Three of the most common materials in construction are heavy timber, steel, and dimensional lumber. Each one comes with advantages and disadvantages, but heavy timber offers some impressive benefits that set it apart. Let’s take a look at some of the characteristics of heavy timber and see how steel and dimensional lumber compare.
1. Visual Appeal & Biophilia
Because of their natural beauty and warm aesthetic, heavy timber beams are often left exposed in buildings. This creates a very distinctive look, but also has positive effects on people’s mood, stress levels, and productivity. This is because of biophilia, humans’ affinity for nature.
The industrial look of steel doesn’t promote the same biophilic benefits or warmth. And while dimensional lumber is also made from wood, it doesn’t offer the same aesthetic as heavy timber and is typically covered in the construction process.
2. Fire Resistance
It may surprise you that heavy timber offers excellent fire resistance. The surface of timber beams char when exposed to fire, which protects the inner wood and maintains their structural integrity.
Lumber, however, is combustible and does not offer the same levels of fire resistance. As you might suspect, steel is fire-resistant. Depending on its alloy, it will begin to soften around 1000 degrees Fahrenheit, and melt around 2500, which can be catastrophic to the structure.
3. Sustainability & Eco-Friendliness
Because wood is a renewable resource, captures and stores carbon dioxide from the atmosphere, and leaves less of a carbon footprint when compared to steel, heavy timber and dimensional lumber are the most eco-friendly choices of these three building materials.
Heavy timber has a slight edge over dimensional lumber thanks to its lower embodied carbon level. Embodied carbon is the amount of greenhouse gases resulting from the extraction, processing, manufacturing, transport, construction, use, and disposal of a material. Dimensional lumber’s embodied carbon is higher than heavy timber’s due in part to it requiring more processing.
Steel has a much higher level of embodied carbon than either wood product, and it also creates buildings that are less energy efficient. Because it conducts heat more readily than other materials, steel requires more insulation and more energy usage to maintain comfortable temperatures within a building. Emissions from this energy usage, on top of steel’s embodied carbon, gives it the largest carbon footprint of these materials.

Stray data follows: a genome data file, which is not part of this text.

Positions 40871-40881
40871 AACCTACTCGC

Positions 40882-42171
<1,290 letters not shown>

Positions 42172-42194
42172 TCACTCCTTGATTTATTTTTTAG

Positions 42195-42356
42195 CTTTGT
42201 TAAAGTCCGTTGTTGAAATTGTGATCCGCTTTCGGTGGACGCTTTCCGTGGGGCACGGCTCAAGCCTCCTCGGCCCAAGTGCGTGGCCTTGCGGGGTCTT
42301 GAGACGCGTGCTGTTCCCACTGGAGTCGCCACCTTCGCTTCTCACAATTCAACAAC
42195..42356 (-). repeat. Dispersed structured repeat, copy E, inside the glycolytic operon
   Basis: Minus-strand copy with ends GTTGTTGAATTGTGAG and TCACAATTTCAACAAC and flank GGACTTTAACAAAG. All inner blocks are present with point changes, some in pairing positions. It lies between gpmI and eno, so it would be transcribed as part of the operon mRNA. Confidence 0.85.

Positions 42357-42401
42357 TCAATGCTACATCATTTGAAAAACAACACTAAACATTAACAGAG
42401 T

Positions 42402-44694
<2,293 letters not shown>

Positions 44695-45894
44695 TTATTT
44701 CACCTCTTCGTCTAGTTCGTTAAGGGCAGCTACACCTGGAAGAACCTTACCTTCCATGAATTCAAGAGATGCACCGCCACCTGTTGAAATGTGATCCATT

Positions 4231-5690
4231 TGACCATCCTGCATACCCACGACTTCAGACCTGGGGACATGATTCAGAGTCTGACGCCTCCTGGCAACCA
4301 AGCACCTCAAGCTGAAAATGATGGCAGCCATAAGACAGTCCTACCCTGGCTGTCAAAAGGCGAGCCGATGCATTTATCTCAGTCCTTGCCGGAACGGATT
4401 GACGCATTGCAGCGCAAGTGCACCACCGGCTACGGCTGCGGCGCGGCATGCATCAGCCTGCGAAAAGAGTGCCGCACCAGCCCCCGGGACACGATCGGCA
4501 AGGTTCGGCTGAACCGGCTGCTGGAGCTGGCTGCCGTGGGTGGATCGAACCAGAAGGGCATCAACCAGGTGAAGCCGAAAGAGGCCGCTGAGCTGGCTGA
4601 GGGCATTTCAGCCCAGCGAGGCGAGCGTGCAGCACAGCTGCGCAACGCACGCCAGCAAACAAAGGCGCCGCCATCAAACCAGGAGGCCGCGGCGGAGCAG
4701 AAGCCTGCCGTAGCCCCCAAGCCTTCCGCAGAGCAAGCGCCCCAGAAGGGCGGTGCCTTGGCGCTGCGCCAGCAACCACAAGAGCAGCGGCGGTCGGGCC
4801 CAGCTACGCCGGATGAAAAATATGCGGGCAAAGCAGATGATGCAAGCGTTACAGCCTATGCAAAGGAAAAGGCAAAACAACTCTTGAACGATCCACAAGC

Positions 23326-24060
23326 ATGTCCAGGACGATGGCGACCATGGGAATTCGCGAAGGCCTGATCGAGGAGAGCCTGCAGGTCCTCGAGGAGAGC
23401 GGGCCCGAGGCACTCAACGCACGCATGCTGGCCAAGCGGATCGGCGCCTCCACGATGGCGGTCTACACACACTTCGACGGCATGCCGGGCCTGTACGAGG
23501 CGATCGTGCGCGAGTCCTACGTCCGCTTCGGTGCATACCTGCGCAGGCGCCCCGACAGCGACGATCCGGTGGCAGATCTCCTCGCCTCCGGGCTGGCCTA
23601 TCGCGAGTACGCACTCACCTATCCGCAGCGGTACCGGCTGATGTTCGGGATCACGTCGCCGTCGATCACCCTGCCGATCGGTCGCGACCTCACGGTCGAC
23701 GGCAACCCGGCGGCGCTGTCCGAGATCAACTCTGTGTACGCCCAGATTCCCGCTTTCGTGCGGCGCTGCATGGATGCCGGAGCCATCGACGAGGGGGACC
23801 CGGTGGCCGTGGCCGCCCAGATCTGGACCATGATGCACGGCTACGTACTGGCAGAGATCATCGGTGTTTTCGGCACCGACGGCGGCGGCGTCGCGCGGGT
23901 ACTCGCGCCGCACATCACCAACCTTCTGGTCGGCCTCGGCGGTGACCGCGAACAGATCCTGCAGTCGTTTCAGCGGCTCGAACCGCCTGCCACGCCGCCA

4. Thermal Insulation
Timber’s cellular structure has air pockets that create a natural barrier against heat and cold. Additionally, heavy timber and dimensional lumber don’t conduct heat and cold to the surrounding insulation as much as steel. These attributes help to reduce the amount of energy needed to heat and cool buildings built with timber and lumber.
5. Structural Performance
Heavy timber is extremely strong and durable, so it provides excellent structural stability. For example, this timber frame pavilion in Florida was able to withstand the intense winds of Category 4 Hurricane Ian in the fall of 2022, while many structures in the area were completely destroyed.
Steel is also a high-strength material that stands up well to high winds and earthquakes. The structural performance of dimensional lumber in hurricanes and earthquakes, however, varies considerably, depending on the quality of construction and adherence to building codes.
6. Construction Efficiency
A perk that all three materials boast is that project components can be prefabricated in an off-site facility, then assembled on location at just the right time. Fabrication can be done while the job site is still being prepared, which can shorten a project’s overall timeline and bring a faster ROI. (To learn about this and other benefits of off-site timber frame construction, check out our blog post here.)
If off-site construction is your main priority, you might prefer heavy timber for all of the reasons listed above, but also because it can be more manageable to transport and unload than steel or dimensional lumber. Because of its inherent larger dimensions, your project might require fewer individual pieces of heavy timber than if you were using dimensional lumber. Heavy timber components are also likely to be lighter than those made from steel.
Heavy Timber Makes the Grade
Ultimately, the best building material for your project will depend on a variety of factors, including your budget, location, and design aesthetic. But heavy timber’s visual appeal, performance, and sustainability and efficiency benefits make it an ideal choice for just about any type of structure you’re building.
At Mid-Atlantic Timberframes, we’re constantly striving to advance the art of timber construction, and we’re eager to share our expertise. To learn more about why heavy timber might be right for your project, contact us today, or check out our project gallery for inspiration.